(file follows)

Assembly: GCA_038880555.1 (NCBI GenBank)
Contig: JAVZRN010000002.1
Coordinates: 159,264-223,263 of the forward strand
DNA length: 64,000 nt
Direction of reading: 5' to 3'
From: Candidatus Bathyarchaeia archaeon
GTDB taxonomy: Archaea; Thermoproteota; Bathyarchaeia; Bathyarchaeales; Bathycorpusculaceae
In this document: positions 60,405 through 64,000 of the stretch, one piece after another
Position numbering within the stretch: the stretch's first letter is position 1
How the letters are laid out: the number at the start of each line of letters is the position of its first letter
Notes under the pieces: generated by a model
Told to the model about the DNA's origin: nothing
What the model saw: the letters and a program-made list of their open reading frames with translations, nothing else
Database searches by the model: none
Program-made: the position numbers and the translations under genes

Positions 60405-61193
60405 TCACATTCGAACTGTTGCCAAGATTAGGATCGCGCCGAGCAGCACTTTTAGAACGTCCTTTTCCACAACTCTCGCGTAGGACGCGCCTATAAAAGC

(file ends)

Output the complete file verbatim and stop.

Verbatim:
Assembly: GCA_038880555.1 (NCBI GenBank)
Contig: JAVZRN010000002.1
Coordinates: 159,264-223,263 of the forward strand
DNA length: 64,000 nt
Direction of reading: 5' to 3'
From: Candidatus Bathyarchaeia archaeon
GTDB taxonomy: Archaea; Thermoproteota; Bathyarchaeia; Bathyarchaeales; Bathycorpusculaceae
In this document: positions 60,405 through 64,000 of the stretch, one piece after another
Position numbering within the stretch: the stretch's first letter is position 1
How the letters are laid out: the number at the start of each line of letters is the position of its first letter
Notes under the pieces: generated by a model
Told to the model about the DNA's origin: nothing
What the model saw: the letters and a program-made list of their open reading frames with translations, nothing else
Database searches by the model: none
Program-made: the position numbers and the translations under genes

Positions 60405-61193
60405 TCACATTCGAACTGTTGCCAAGATTAGGATCGCGCCGAGCAGCACTTTTAGAACGTCCTTTTCCACAACTCTCGCGTAGGACGCGCCTATAAAAGC